A couple of months ago, when we started thinking how we could use iPads in the Spanish room, we spent many hours looking for “the best Spanish app ever”. Soon we realized, that most of the Spanish apps for young students, were designed for very specific tasks, instead of inspiring creativity. Our Technology Coordinator, Jenni Voorhees, suggested using Book Creator and Drawing Box. Students were learning about “Animales del Oceano”, and we asked them to draw their favorite sea animals using Drawing Box, and use their pictures to create a book. After just four classes through the school year, MAGIC happened! The students started writing their own ideas in a second language! Foreign language teachers have often struggled to get their students to use the target language, especially in beginning stages; however, students were so engaged with the iPads, that they forgot they were writing in a second language! They wanted to express their ideas to make their own books! Not only did the iPads help them make “the jump” from learning words to expressing themselves in Spanish, but they also promoted “teamwork” as students taught, collaborated and helped each other.
Weeks later, while learning about "Animales de la Granja" or farm animals, students worked with partners and described similarities and differences between two animals. This time, they used Sock Puppets, an app that allows you to choose two or three puppets, add a background, some extra-elements to set the stage, and record a conversation. Students take turns and switch the puppets while recording. Once the recording is finished, students can watch a video and listen to their recording with puppets’ voices. Sock Puppets is a great app to motivate your students to speak a second language while having a great time.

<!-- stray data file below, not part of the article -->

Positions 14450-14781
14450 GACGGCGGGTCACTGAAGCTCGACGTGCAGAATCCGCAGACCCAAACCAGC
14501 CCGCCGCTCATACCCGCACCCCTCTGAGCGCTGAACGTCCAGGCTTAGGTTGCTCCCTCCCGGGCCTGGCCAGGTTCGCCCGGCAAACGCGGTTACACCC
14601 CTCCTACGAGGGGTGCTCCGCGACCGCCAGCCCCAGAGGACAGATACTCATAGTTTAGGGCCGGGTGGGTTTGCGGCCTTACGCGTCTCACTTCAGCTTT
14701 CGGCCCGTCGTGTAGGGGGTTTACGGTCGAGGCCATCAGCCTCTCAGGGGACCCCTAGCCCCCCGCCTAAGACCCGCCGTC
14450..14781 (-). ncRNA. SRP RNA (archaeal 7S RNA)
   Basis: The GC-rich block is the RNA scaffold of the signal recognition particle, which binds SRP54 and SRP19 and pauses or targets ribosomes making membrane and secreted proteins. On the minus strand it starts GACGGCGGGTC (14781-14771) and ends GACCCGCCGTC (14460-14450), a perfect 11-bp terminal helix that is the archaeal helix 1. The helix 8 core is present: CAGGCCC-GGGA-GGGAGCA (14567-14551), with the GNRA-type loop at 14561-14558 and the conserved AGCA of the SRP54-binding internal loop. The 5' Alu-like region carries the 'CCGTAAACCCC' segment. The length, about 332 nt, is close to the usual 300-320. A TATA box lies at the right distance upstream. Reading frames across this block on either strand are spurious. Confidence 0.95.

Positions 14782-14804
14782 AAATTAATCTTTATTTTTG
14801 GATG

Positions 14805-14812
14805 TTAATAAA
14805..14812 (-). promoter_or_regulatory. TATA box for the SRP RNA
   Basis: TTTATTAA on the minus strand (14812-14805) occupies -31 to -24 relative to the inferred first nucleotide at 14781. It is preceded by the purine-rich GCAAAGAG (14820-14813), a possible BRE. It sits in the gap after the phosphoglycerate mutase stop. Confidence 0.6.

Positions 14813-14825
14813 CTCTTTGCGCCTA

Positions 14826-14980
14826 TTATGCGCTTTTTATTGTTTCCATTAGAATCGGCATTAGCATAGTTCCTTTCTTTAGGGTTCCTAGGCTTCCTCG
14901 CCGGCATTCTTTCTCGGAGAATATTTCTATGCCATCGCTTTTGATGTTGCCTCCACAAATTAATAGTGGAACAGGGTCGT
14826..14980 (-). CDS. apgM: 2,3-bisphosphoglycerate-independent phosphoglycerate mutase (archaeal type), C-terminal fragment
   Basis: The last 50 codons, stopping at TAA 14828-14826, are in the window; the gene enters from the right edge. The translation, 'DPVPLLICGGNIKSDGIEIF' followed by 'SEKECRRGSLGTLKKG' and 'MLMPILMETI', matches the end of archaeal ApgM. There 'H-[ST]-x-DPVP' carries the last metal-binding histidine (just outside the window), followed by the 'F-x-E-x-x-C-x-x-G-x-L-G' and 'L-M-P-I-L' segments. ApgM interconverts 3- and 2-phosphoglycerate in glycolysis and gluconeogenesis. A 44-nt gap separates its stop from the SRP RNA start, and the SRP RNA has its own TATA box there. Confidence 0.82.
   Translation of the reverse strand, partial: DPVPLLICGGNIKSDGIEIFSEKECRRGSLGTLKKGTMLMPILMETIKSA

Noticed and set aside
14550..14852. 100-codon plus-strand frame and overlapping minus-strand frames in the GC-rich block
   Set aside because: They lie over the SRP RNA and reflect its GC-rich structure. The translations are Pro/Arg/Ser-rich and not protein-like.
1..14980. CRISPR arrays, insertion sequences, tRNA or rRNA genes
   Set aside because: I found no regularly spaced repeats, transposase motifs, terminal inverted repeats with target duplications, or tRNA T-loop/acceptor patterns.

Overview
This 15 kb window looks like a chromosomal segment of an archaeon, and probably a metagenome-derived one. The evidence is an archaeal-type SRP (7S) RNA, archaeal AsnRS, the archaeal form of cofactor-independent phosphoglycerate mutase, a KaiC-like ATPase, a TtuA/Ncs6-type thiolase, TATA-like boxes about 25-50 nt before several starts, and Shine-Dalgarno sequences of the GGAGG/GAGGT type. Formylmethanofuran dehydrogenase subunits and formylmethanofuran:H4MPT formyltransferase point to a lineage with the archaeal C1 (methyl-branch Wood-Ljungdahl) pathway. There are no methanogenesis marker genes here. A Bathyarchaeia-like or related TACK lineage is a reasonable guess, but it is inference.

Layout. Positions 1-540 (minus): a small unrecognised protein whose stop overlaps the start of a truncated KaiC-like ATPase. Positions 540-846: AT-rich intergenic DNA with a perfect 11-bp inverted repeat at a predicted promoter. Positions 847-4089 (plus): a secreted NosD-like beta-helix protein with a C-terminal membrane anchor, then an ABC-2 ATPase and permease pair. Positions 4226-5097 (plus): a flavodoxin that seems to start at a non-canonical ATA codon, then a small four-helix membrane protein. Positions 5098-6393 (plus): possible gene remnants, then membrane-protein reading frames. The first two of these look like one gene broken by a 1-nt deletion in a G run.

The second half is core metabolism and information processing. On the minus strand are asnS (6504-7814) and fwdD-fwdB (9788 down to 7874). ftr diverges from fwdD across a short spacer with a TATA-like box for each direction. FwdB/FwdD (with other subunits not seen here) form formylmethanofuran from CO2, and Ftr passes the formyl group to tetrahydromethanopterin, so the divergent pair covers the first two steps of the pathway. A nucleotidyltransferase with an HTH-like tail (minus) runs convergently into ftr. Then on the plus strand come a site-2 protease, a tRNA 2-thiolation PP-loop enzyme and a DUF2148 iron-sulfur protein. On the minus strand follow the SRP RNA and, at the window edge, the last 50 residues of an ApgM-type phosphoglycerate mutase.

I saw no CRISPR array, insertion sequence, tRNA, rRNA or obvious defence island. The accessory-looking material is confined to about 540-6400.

Another project that students enjoyed was La Ropa (clothing). Third graders had been learning clothing vocabulary for some time, but they were not using the vocabulary in conversations. During the EdTechTeacher iPad Summit, I had the pleasure to meet Beth Holland and asked her what her favorite open-ended app for a foreign language class was. She mentioned Fotobabble, which allows you to take pictures, embellish them (which students love!), and record audio. Students worked with a partner, decided what they were going to wear, added stickers and frames to their pictures, and recorded conversations describing what they were wearing. Again, magic happened, and we had very engaged third graders speaking Spanish without even thinking!
What I’ve learned: Foster creativity and collaboration, give clear guidelines, encourage using different tools (including the iPads), and get ready to see MAGIC in your Foreign Language classroom. Your students will teach you amazing things in a second language!